Back to blogging with my three co-bloggers! Each week, one of us chooses a topic and we all post a blog entry on that topic, usually on Thursdays. (Usually we are on time. Usually. Ok, mostly. Sometimes? Don’t judge me.)
Here are the links to the other fabulous blogs:
Merryland Girl chose this week’s topic and she said, simply: Nostalgia. Here’s my take:
My Dad did not have any brothers, just a younger sister, Sophie, who passed away really young, before I was even born. However, my Dad did have two relatives who were like brothers to him: his cousin, Philly, who was a few months older than he, and his uncle, Junior, who was in that same age range (he was a “surprise” baby, or so I’m told). The three men grew up as would siblings, and my Dad has the stories to prove it. (My favorites involve them stealing hot pies off of a windowsill and eating the insides of the free bread they got from the nuns at school, bringing home only the empty crusts.)
Many years later – after Uncle Junior was gone – cousin Philly put together a set of photo DVDs for himself and for my Dad. He spent a great deal of time compiling photos and setting them to music. He mailed a set to my Dad, as Philly had long since moved to Northern California, away from his childhood Chicago home.
God, how I hate those DVDs.
I don’t hate them in principle; I think Philly’s gift is sweet and thoughtful and loving. No, I hate them in practice. I hate watching them. It depresses me.
I’m sure my dislike has something to do with my Mom’s running commentary whenever we, as a family, sit down to look at the photos:
“Oh, there’s Steve! Remember him, Len?” A pause. “He’s dead.”
“Look, there’s your Uncle Johnny!” A pause. “He died right after your Grandpa.”
“Awww, is that Uncle Al?” A pause. “How did he die, Len?”
And the Parade of the Deceased goes on.
I was lucky enough to meet maybe half of the people featured in the DVDs, to meet them and know them and love them . . . before they died. I miss them, and seeing their photos (while hearing my Mom’s comments) is hard sometimes, particularly when it comes to seeing my Grandpa and Grandma (passed in 1990 and 2001, respectively), my Uncle Tilly (real name: Attillio, who passed in 1992 (when I lived in L.A. and couldn’t return home for the funeral), and, now, Philly, who himself passed away last year. I knew them the best and miss them the most. The photos are just reminders of that lingering, tamped down grief.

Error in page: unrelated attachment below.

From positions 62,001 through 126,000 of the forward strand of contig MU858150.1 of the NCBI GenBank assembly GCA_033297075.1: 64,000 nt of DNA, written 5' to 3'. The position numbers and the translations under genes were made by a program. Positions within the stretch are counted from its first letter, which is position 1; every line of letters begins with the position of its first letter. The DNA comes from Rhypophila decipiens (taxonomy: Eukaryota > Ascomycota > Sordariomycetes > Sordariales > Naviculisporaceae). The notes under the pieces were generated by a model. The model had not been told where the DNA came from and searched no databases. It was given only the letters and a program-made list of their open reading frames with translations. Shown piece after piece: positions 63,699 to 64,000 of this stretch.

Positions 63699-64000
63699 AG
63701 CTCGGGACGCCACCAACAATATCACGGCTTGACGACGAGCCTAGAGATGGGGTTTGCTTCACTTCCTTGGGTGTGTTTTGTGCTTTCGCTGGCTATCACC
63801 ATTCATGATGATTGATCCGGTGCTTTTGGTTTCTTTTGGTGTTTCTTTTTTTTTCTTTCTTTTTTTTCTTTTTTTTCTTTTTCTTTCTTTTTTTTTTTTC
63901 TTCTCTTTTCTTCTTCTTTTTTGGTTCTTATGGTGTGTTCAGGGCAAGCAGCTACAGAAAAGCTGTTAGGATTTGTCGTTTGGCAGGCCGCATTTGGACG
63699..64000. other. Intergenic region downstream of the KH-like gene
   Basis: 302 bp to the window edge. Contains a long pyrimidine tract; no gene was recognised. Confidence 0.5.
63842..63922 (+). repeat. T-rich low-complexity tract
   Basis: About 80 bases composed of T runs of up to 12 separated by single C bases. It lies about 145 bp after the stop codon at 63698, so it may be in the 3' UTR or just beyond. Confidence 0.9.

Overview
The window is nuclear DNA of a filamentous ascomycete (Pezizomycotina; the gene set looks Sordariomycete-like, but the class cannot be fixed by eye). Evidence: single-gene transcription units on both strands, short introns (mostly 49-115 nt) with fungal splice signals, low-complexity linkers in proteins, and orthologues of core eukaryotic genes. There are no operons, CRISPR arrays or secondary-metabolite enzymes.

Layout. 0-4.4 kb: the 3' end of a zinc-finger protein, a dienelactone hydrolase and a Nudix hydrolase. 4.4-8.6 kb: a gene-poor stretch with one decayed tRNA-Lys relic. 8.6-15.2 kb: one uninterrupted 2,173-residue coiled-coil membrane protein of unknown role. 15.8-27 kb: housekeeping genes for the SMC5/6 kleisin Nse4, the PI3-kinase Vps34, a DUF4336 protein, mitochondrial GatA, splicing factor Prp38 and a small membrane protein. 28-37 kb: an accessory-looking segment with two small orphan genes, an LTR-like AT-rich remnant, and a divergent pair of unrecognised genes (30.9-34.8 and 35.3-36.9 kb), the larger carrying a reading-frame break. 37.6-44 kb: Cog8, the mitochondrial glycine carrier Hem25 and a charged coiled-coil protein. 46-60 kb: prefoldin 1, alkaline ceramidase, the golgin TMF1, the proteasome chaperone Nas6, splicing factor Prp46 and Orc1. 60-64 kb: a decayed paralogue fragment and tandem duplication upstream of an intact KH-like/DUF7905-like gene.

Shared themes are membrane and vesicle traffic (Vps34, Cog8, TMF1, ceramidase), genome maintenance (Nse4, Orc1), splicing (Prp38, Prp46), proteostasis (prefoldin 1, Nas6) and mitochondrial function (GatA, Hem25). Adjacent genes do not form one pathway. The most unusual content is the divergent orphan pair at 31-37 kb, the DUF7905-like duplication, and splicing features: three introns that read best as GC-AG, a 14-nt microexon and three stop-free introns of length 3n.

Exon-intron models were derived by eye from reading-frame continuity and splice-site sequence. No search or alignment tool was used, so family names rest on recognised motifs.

But, more than that, my Dad’s silence during the photo montage tells me that he, too, is saddened by the pictures. Rarely does he laugh or smile while we watch, even when he sees video of himself playing the drums (which I love) or of his long-passed sister or parents, or of Uncle Junior or Philly. I feel his grief, too. I do. He is watching memories, but it’s more than that: he is remembering – and missing – his family, people he hasn’t seen in years, people he will never see again. My Dad has the unenviable role of being the patriarch of his family, the eldest male in a group where he was once the baby, or at least the child. He’s mentioned it more than once, which in Dadspeak means it bothers him. He wishes it were different.
Yes, I might enjoy the photos without my Mom’s comments, but I’m not so sure. I’d still feel my Dad’s pain, and my own. I’d still wish I could once again hug my Grandpa, see my Uncle Tilly’s beautiful blue eyes sparkle, hear Philly’s devious laugh, smell my Grandma’s perfume. I keep their images in my head and their spirits in my heart, and I guess I don’t need – or want – any other reminders. At least not now. Not when seeing the pictures hurts more than it helps, not when I watch my Dad and wonder how much longer I will have him, knowing the day will come when he, too, is reduced to a memory – a photo in a frame, an image on a screen, a tugging on my heart, a name on my lips. A loss. Nostalgia.